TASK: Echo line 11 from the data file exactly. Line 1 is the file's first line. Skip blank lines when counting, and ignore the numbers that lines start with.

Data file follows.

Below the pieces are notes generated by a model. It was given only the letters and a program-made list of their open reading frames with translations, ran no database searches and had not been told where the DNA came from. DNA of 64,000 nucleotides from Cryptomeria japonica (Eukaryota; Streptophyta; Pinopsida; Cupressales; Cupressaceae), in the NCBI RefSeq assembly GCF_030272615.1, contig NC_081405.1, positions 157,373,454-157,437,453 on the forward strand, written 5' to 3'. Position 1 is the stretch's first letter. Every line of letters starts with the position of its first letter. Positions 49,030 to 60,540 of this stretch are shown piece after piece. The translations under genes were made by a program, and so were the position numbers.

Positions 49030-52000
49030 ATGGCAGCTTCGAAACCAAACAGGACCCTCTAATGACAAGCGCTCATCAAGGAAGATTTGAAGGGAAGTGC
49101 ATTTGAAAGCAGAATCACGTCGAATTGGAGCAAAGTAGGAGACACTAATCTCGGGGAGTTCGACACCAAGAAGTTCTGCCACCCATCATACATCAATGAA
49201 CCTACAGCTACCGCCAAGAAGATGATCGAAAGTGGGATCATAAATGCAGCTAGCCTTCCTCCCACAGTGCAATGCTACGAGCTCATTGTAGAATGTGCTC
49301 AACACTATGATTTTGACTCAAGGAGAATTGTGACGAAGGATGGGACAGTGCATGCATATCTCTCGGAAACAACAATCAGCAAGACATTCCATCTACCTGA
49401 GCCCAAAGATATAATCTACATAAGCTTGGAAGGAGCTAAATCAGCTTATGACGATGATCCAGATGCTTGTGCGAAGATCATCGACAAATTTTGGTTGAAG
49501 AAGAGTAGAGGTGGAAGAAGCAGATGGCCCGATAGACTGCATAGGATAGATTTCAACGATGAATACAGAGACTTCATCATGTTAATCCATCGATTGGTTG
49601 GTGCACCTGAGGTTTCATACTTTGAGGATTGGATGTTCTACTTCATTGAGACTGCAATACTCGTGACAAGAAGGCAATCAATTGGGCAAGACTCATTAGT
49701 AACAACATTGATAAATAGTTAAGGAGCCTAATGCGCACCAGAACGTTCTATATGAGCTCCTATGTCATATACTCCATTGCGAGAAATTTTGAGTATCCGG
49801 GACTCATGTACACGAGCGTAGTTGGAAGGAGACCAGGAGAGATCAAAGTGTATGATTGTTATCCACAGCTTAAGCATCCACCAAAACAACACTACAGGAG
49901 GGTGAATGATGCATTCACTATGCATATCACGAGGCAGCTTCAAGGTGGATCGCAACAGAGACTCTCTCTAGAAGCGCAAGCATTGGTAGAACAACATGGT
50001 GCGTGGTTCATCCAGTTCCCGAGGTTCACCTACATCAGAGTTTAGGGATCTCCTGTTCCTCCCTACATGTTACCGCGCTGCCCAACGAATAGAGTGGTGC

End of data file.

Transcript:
49801 GACTCATGTACACGAGCGTAGTTGGAAGGAGACCAGGAGAGATCAAAGTGTATGATTGTTATCCACAGCTTAAGCATCCACCAAAACAACACTACAGGAG